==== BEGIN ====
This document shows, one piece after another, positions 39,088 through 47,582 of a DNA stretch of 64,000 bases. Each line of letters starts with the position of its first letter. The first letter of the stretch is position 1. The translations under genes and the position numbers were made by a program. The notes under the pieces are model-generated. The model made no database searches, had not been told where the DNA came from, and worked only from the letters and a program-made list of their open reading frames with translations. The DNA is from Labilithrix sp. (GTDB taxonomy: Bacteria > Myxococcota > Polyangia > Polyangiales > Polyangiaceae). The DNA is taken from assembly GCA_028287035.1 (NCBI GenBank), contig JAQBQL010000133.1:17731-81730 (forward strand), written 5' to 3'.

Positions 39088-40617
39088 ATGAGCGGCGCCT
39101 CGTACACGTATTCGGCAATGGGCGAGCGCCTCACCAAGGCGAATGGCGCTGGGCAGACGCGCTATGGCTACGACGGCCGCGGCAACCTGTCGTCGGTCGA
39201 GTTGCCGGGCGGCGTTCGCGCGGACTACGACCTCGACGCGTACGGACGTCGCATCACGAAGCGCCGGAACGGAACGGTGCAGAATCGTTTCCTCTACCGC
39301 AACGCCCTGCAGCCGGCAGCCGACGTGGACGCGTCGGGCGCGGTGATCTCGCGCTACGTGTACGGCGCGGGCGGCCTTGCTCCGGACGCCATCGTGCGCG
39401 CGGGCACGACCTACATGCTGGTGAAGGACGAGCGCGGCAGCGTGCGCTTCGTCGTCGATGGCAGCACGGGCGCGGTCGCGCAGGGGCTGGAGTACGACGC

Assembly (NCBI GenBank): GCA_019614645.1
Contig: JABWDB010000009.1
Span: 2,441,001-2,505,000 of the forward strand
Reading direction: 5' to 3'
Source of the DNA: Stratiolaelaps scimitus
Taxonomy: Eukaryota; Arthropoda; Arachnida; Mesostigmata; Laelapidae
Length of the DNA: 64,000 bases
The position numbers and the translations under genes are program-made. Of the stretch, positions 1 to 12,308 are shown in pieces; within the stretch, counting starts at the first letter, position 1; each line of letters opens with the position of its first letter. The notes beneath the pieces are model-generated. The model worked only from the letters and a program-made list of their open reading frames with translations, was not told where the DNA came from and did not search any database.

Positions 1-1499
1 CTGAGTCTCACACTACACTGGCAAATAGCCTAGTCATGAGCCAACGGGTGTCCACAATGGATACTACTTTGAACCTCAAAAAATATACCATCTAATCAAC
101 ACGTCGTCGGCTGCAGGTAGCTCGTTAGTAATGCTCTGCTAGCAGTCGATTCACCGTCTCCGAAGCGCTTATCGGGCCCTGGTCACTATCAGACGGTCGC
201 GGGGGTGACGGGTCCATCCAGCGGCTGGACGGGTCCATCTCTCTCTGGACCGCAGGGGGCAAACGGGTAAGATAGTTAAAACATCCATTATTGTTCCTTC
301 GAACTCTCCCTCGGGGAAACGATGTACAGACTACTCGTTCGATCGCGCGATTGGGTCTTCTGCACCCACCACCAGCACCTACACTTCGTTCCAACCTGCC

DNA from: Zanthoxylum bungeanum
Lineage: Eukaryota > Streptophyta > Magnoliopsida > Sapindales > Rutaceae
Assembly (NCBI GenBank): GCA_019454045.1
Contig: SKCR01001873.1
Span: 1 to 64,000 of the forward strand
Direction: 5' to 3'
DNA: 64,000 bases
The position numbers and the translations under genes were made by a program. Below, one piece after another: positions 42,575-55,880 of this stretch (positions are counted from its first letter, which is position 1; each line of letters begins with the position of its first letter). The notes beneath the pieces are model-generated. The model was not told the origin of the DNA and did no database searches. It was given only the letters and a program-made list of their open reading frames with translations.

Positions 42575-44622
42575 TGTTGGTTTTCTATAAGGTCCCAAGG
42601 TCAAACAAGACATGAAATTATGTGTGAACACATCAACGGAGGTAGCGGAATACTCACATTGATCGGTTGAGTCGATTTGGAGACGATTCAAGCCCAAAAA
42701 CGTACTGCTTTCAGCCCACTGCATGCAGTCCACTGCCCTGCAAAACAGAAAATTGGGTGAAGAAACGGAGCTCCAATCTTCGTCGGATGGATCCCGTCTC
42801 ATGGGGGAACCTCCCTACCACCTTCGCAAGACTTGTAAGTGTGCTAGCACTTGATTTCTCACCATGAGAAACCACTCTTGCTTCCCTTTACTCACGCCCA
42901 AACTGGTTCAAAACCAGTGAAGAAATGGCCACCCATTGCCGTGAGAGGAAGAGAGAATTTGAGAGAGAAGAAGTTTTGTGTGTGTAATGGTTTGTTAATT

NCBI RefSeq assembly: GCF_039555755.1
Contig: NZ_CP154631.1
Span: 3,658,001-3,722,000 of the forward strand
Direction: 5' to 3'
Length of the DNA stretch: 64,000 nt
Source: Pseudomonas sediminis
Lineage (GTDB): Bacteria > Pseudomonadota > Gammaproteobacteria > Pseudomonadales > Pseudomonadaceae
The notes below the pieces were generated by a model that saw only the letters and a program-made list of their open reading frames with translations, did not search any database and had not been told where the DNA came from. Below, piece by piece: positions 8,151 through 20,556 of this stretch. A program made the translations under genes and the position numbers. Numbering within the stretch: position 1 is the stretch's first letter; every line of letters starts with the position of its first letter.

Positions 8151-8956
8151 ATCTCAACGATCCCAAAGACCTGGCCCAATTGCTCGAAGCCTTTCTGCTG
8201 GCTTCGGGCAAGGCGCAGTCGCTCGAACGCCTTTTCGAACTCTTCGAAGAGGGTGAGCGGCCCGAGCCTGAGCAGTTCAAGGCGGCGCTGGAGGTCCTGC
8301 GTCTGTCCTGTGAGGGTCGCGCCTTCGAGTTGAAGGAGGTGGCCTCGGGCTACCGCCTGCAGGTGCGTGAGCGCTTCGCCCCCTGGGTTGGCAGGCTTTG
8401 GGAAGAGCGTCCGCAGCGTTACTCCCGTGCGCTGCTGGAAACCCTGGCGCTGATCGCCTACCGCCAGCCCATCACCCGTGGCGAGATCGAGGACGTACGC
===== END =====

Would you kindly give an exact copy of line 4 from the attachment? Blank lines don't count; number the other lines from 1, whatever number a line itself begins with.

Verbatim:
39101 CGTACACGTATTCGGCAATGGGCGAGCGCCTCACCAAGGCGAATGGCGCTGGGCAGACGCGCTATGGCTACGACGGCCGCGGCAACCTGTCGTCGGTCGA